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Toward a mechanistic understanding of environmentally forced zoonotic disease emergence: sin nombre hantavirus

Citation

Carver, S and Mills, JN and Parmenter, CA and Parmenter, RR and Richardson, KS and Harris, RL and Douglass, RJ and Kuenzi, AJ and Luis, AD, Toward a mechanistic understanding of environmentally forced zoonotic disease emergence: sin nombre hantavirus, Bioscience, 65, (7) pp. 651-666. ISSN 0006-3568 (2015) [Contribution to Refereed Journal]

Copyright Statement

Copyright 2015 The Authors

DOI: doi:10.1093/biosci/biv047

Abstract

Understanding the environmental drivers of zoonotic reservoir and human interactions is crucial to understanding disease risk, but these drivers are poorly predicted. We propose a mechanistic understanding of human–reservoir interactions, using hantavirus pulmonary syndrome as a case study. Crucial processes underpinning the disease’s incidence remain poorly studied, including the connectivity among natural and peridomestic deer mouse host activity, virus transmission, and human exposure. We found that disease cases were greatest in arid states and declined exponentially with increasing precipitation. Within arid environments, relatively rare climatic conditions (e.g., El Niño) are associated with increased rainfall and reservoir abundance, producing more frequent virus transmission and host dispersal. We suggest that deer mice increase their occupancy of peridomestic structures during spring–summer, amplifying intraspecific transmission and human infection risk. Disease incidence in arid states may increase with predicted climatic changes. Mechanistic approaches incorporating reservoir behavior, reservoir–human interactions, and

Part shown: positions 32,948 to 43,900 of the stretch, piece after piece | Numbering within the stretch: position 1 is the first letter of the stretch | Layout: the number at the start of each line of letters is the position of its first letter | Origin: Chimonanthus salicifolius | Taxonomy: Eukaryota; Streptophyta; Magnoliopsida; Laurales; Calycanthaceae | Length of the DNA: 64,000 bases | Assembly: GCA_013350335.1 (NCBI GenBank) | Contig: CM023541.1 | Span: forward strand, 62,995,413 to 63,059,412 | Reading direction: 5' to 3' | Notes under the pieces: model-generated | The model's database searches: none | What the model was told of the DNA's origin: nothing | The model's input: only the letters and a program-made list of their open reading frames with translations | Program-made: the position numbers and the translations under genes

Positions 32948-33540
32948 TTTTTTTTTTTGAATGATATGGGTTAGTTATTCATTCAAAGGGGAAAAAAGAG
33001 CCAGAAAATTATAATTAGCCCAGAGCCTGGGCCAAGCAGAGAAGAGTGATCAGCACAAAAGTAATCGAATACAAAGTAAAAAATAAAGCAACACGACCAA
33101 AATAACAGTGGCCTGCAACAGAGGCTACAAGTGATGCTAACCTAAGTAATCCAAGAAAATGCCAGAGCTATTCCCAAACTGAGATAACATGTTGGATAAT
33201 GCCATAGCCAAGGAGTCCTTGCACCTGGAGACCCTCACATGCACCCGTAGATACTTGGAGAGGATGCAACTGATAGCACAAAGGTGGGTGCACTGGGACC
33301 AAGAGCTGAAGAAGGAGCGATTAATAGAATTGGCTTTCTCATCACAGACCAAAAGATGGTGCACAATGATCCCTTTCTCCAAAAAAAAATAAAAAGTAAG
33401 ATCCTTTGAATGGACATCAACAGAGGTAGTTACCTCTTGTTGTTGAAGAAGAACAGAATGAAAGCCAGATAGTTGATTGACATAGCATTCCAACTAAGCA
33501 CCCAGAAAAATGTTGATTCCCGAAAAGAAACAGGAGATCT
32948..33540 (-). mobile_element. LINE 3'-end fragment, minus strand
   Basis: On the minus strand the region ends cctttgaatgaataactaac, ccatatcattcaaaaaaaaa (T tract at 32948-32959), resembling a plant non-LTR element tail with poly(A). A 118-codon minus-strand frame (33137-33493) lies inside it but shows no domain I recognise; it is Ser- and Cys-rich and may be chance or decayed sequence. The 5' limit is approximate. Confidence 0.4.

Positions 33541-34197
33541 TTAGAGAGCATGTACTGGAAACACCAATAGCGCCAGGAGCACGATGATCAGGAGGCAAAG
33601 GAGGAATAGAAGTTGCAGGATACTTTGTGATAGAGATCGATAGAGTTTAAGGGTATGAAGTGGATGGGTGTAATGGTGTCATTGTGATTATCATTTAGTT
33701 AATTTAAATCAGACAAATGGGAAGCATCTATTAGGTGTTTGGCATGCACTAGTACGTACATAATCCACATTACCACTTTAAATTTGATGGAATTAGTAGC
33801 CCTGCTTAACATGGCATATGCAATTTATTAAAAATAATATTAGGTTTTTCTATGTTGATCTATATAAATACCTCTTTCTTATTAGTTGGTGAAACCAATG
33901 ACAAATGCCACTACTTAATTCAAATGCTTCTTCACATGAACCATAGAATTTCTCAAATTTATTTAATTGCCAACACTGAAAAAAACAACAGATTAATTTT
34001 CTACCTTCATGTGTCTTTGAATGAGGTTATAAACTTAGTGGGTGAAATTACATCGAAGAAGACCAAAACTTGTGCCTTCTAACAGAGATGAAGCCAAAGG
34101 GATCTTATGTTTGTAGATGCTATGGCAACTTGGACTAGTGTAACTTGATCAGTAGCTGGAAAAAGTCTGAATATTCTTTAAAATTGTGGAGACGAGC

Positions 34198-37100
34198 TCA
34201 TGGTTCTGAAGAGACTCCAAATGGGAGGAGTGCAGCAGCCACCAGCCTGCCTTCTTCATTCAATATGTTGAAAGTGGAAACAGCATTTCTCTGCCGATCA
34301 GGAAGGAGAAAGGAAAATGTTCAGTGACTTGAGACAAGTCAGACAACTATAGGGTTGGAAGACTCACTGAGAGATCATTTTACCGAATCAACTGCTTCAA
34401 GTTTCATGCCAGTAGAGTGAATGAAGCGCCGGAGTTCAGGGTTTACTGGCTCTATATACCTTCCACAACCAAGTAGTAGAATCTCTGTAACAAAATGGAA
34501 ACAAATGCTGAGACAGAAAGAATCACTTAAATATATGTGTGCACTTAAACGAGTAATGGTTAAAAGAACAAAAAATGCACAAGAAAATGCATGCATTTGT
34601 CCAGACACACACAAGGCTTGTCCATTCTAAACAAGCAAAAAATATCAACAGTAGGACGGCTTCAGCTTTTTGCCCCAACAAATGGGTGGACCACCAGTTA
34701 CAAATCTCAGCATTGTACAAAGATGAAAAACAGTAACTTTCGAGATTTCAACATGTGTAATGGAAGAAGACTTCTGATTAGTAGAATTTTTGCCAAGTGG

Item Details

Item Type:Contribution to Refereed Journal
Keywords:hantavirus, disease ecology, disease, transmission, emerging infectious disease
Research Division:Biological Sciences
Research Group:Evolutionary Biology
Research Field:Host-Parasite Interactions
Objective Division:Health
Objective Group:Public Health (excl. Specific Population Health)
Objective Field:Disease Distribution and Transmission (incl. Surveillance and Response)
Author:Carver, S (Dr Scott Carver)
Author:Harris, RL (Miss Rachel Harris)
ID Code:103668
Year Published:2015
Web of Science® Times Cited:8
Deposited By:Zoology
Deposited On:2015-10-23
Last Modified:2016-08-10
Downloads:0

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